In Miller & Another v Health Service Commissioner for England  EWCA Civ 144, the Court of Appeal quashed a decision of the Parliamentary and Health Service Ombudsman (the "Ombudsman") on the basis that both the decision to investigate and the approach taken during the investigation were unlawful.
Whilst ombudsmen have the discretion to determine the standard against which they investigate public bodies, this standard must be clear and capable of consistent application.
Where there is a requirement to consider alternative legal remedies, public bodies must properly assess these in light of the particular circumstances.
Where statute obliges a public body to comply with a different standard than that required by common law principles of procedural fairness, the public body will ultimately be assessed against the more stringent criteria.
Where a public body does not display a balanced approach, its decision may be rendered unlawful on the basis of pre-determination.
The Ombudsman is the statutory body responsible for considering complaints that the National Health Service has not acted properly or has provided a poor service. It draws its powers in relation to healthcare almost wholly from the Health Service Commissioners Act 1993 (the "Act"), which affords it wide discretion to investigate cases brought by individuals regarding services received from health care providers.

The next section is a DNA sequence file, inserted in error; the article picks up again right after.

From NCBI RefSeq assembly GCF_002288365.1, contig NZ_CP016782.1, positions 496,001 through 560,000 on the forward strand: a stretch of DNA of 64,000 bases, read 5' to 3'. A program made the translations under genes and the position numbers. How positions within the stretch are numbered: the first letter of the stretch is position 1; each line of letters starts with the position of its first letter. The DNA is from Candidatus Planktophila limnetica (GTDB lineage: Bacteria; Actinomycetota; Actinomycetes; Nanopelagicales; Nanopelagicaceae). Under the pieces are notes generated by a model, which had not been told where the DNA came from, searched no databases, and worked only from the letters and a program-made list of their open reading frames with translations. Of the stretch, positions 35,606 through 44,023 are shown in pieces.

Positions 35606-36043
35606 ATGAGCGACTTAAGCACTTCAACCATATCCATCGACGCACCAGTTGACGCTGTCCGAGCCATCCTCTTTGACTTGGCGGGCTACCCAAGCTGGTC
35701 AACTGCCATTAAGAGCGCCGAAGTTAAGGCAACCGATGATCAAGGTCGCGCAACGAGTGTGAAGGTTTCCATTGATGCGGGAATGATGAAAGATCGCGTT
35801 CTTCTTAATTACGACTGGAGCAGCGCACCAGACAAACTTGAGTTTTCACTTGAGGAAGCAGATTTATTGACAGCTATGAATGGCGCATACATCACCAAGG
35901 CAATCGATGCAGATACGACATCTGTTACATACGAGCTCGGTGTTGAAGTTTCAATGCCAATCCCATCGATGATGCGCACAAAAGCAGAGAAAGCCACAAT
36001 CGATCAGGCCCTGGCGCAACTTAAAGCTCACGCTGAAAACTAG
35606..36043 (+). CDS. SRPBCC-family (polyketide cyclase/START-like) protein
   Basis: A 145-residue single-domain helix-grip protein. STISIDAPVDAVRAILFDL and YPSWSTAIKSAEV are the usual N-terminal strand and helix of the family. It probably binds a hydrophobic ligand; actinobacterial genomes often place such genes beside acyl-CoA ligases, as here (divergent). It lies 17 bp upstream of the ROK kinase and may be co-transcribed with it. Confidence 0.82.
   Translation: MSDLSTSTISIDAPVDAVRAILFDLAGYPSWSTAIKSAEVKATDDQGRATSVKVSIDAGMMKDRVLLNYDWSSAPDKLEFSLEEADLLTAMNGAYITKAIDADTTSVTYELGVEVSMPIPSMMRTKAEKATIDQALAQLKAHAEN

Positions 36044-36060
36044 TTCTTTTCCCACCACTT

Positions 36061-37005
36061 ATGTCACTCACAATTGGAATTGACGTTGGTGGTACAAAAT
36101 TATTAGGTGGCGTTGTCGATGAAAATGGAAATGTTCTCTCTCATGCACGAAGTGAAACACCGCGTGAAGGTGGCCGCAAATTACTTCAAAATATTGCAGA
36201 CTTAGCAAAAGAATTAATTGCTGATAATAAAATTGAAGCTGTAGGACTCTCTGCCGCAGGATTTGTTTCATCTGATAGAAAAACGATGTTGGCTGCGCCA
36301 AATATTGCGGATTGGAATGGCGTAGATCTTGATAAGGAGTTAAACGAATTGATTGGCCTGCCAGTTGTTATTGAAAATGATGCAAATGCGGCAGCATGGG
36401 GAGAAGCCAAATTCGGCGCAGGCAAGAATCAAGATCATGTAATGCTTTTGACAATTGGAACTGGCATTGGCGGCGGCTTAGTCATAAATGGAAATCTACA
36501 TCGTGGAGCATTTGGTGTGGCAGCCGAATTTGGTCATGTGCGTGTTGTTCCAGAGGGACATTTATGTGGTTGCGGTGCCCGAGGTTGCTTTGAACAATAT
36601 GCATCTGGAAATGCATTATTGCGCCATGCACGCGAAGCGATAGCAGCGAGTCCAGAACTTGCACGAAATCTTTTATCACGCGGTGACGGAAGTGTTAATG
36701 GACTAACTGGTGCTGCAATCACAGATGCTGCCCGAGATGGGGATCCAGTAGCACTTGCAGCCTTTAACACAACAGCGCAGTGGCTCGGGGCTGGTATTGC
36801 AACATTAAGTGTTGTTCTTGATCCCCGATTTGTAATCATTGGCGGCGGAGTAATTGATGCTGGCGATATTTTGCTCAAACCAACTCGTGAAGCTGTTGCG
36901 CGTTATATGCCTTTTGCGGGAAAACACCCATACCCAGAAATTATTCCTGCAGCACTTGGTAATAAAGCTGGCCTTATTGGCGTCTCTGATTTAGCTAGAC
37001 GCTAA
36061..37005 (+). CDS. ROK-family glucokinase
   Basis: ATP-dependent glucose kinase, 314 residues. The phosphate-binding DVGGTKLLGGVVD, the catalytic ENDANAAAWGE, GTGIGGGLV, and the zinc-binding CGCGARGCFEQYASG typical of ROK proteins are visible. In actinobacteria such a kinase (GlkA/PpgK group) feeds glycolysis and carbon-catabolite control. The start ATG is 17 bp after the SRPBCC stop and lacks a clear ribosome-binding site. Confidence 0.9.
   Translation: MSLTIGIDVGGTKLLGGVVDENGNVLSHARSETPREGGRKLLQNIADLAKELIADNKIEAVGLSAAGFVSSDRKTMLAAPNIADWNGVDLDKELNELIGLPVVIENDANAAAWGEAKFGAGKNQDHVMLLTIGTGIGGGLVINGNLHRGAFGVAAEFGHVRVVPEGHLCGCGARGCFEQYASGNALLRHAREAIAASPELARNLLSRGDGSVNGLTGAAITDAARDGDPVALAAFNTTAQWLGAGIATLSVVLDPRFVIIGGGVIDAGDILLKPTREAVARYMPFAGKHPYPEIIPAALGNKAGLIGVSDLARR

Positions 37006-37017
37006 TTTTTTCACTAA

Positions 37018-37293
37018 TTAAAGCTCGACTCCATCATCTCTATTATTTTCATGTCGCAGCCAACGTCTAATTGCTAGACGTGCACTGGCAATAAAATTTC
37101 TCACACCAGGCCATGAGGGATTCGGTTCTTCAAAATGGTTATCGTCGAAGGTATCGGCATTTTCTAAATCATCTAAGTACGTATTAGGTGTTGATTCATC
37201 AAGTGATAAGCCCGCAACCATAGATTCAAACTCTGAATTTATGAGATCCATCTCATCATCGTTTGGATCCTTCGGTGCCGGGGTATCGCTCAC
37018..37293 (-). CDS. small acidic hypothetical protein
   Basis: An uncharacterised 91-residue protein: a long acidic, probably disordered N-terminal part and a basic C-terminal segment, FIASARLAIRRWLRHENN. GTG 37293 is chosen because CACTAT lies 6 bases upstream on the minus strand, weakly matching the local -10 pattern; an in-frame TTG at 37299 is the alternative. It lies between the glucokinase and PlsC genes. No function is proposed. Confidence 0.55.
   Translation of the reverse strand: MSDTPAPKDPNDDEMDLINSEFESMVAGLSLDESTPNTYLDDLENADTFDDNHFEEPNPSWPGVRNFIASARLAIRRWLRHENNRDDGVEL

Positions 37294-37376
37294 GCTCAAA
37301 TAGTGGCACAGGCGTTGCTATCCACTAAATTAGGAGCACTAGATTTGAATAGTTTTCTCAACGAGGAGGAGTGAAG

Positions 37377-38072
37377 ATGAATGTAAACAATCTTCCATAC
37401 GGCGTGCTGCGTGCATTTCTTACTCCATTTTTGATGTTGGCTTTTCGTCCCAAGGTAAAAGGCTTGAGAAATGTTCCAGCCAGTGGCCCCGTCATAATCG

Mrs Pollard made such a complaint to the Ombudsman in respect of two medical practitioners who provided care to her late husband. She suggested that, had the practitioners properly diagnosed Mr Pollard's disease, he would not have passed away. The Ombudsman investigated this claim and upheld her complaint, finding that Mr Pollard's death would have been avoided had he received appropriate care from the two individuals.
The medical practitioners applied for judicial review of the Ombudsman's decision. The application was dismissed at first instance.
The medical practitioners appealed the High Court's dismissal. The Court of Appeal allowed the appeal and quashed the decision of the Ombudsman. In finding for the practitioners, the Court of Appeal considered both the Ombudsman's decision to investigate and the manner in which it conducted that investigation.
Decision to Investigate
The Court of Appeal found that the decision to investigate was unlawful on the grounds that it was procedurally unfair and that the Ombudsman had not properly considered alternative legal remedies in accordance with its statutory obligations.
Before commencing an investigation, section 4 of the Act requires the Ombudsman to determine that the complainant has no reasonable alternative legal remedy. The Court of Appeal found that the Ombudsman had assumed a purported decision in respect of Mrs Pollard's alternative remedies from the outset, rather than reaching a conclusion which was based on the particular circumstances of the case. The lack of such factual assessment rendered unlawful the decision to investigate.